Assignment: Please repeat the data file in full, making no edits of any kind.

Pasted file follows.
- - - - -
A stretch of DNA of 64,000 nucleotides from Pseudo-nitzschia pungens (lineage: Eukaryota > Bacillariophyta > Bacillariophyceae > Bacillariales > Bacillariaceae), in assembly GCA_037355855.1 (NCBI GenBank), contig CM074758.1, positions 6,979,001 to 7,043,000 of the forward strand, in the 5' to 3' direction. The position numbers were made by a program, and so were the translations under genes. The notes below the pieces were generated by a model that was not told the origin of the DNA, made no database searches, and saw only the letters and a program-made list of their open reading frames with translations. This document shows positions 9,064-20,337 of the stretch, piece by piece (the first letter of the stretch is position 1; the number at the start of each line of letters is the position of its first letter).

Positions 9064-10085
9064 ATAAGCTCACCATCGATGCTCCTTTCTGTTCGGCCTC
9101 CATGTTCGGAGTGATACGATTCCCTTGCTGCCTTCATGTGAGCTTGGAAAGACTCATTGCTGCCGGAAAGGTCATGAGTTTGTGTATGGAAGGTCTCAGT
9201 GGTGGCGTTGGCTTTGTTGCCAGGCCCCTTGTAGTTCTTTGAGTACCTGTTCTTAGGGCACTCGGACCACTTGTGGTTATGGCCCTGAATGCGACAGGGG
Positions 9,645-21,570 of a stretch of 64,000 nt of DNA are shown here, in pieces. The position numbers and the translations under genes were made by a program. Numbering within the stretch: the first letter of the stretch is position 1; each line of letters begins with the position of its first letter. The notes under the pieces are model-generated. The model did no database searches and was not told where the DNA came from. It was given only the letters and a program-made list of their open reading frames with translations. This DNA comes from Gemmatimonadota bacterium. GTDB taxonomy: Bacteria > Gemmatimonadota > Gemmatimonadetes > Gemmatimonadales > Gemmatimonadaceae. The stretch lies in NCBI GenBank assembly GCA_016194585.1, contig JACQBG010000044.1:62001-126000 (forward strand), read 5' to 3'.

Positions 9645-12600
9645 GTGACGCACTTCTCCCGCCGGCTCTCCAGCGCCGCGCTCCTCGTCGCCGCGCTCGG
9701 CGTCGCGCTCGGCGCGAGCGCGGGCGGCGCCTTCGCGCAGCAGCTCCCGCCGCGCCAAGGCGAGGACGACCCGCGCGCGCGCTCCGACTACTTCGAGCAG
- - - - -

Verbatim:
A stretch of DNA of 64,000 nucleotides from Pseudo-nitzschia pungens (lineage: Eukaryota > Bacillariophyta > Bacillariophyceae > Bacillariales > Bacillariaceae), in assembly GCA_037355855.1 (NCBI GenBank), contig CM074758.1, positions 6,979,001 to 7,043,000 of the forward strand, in the 5' to 3' direction. The position numbers were made by a program, and so were the translations under genes. The notes below the pieces were generated by a model that was not told the origin of the DNA, made no database searches, and saw only the letters and a program-made list of their open reading frames with translations. This document shows positions 9,064-20,337 of the stretch, piece by piece (the first letter of the stretch is position 1; the number at the start of each line of letters is the position of its first letter).

Positions 9064-10085
9064 ATAAGCTCACCATCGATGCTCCTTTCTGTTCGGCCTC
9101 CATGTTCGGAGTGATACGATTCCCTTGCTGCCTTCATGTGAGCTTGGAAAGACTCATTGCTGCCGGAAAGGTCATGAGTTTGTGTATGGAAGGTCTCAGT
9201 GGTGGCGTTGGCTTTGTTGCCAGGCCCCTTGTAGTTCTTTGAGTACCTGTTCTTAGGGCACTCGGACCACTTGTGGTTATGGCCCTGAATGCGACAGGGG
Positions 9,645-21,570 of a stretch of 64,000 nt of DNA are shown here, in pieces. The position numbers and the translations under genes were made by a program. Numbering within the stretch: the first letter of the stretch is position 1; each line of letters begins with the position of its first letter. The notes under the pieces are model-generated. The model did no database searches and was not told where the DNA came from. It was given only the letters and a program-made list of their open reading frames with translations. This DNA comes from Gemmatimonadota bacterium. GTDB taxonomy: Bacteria > Gemmatimonadota > Gemmatimonadetes > Gemmatimonadales > Gemmatimonadaceae. The stretch lies in NCBI GenBank assembly GCA_016194585.1, contig JACQBG010000044.1:62001-126000 (forward strand), read 5' to 3'.

Positions 9645-12600
9645 GTGACGCACTTCTCCCGCCGGCTCTCCAGCGCCGCGCTCCTCGTCGCCGCGCTCGG
9701 CGTCGCGCTCGGCGCGAGCGCGGGCGGCGCCTTCGCGCAGCAGCTCCCGCCGCGCCAAGGCGAGGACGACCCGCGCGCGCGCTCCGACTACTTCGAGCAG